All individuals considered at high risk for melanoma should be managed similarly regardless of CDKN2A mutation status. Individuals at increased risk for melanoma should be identified. Family history information should be obtained from all individuals with melanoma or dysplastic nevi, and first-degree relatives should be screened because of the increased risk of CMM in melanoma-prone families with or without CDKN2A mutations.7 These individuals should be educated about sun protection, avoidance of intense sun exposure, and other preventive measures, such as learning how to detect dysplastic nevi characteristics and melanoma warning signs.51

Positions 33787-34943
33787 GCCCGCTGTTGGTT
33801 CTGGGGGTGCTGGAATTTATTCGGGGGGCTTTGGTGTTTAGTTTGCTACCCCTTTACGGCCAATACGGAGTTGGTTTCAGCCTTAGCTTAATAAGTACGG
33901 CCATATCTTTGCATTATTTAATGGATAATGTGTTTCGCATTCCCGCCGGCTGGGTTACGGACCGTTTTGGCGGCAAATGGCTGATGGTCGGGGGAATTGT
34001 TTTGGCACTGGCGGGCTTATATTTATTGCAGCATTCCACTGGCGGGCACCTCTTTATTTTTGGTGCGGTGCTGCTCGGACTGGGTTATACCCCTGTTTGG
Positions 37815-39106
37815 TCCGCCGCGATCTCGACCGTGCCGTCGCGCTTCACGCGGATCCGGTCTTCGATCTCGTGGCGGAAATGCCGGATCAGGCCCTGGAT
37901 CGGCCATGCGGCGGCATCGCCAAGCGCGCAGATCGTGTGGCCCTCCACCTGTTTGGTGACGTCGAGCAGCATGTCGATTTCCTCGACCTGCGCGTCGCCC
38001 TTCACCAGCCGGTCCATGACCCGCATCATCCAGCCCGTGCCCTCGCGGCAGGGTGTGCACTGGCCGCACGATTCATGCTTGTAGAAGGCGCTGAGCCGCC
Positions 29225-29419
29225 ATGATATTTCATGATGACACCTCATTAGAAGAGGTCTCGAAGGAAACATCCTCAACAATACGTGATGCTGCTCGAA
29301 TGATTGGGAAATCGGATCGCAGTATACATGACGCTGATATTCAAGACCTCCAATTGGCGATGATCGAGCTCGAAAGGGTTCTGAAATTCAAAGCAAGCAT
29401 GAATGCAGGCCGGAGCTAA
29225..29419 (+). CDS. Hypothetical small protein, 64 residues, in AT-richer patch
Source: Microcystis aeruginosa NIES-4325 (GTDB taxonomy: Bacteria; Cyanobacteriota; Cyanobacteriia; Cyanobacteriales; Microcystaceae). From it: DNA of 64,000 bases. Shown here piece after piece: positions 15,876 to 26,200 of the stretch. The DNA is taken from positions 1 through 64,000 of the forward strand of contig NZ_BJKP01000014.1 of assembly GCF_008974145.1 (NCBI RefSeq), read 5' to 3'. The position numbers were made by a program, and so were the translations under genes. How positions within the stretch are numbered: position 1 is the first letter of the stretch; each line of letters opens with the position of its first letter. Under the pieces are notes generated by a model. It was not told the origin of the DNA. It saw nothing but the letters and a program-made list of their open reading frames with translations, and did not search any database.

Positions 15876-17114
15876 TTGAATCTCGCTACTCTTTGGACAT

Management recommendations also include examination of the entire skin surface by a skilled healthcare provider every 6 months from 10 years, or earlier for suspicious nevi, until nevi are stable and annually thereafter.6 Frequency of skilled examinations should increase after a recent melanoma diagnosis and during times of active nevus changes, including puberty and pregnancy. Additionally, individuals at high risk should perform monthly total body self-examinations with assistance from a partner or family member, particularly for the scalp and back. Parents need to examine their children's skin. Photography of lesions can be a useful tool for providers and patients to compare lesions over time. Indications for biopsy and removal of a pigmented lesion are the same among individuals with or without a family history of melanoma.6 Prophylactic removal of nevi is not recommended as melanomas can occur on previously normal skin.52 Following high-risk patients clinically with frequent examinations can lead to early detection of thin melanomas, which, when excised with adequate margins, have a high survival rate.6,7